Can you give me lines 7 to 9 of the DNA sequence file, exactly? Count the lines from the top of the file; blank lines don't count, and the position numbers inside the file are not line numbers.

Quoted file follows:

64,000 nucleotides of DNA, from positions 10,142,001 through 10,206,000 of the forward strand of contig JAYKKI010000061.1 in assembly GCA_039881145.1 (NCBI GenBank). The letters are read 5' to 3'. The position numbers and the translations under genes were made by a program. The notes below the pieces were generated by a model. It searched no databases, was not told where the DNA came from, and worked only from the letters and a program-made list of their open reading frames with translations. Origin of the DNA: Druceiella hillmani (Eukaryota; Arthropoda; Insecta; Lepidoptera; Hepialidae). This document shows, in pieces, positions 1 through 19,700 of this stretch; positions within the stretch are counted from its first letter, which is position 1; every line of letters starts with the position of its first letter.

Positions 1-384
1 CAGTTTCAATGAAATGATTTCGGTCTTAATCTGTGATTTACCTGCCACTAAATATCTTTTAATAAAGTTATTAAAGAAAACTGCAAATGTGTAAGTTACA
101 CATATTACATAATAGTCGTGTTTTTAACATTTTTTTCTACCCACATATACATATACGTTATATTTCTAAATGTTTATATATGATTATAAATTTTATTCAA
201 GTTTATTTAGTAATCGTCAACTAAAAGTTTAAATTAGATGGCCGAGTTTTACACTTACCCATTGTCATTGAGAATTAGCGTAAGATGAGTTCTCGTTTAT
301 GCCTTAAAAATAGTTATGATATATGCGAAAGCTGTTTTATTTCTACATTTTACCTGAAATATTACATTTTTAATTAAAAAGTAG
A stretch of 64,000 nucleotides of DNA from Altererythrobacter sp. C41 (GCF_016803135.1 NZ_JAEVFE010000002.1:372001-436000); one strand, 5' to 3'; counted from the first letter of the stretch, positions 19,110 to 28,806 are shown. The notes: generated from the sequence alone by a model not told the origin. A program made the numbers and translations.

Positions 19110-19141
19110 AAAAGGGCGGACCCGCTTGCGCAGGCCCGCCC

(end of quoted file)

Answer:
A stretch of 64,000 nucleotides of DNA from Altererythrobacter sp. C41 (GCF_016803135.1 NZ_JAEVFE010000002.1:372001-436000); one strand, 5' to 3'; counted from the first letter of the stretch, positions 19,110 to 28,806 are shown. The notes: generated from the sequence alone by a model not told the origin. A program made the numbers and translations.

Positions 19110-19141
19110 AAAAGGGCGGACCCGCTTGCGCAGGCCCGCCC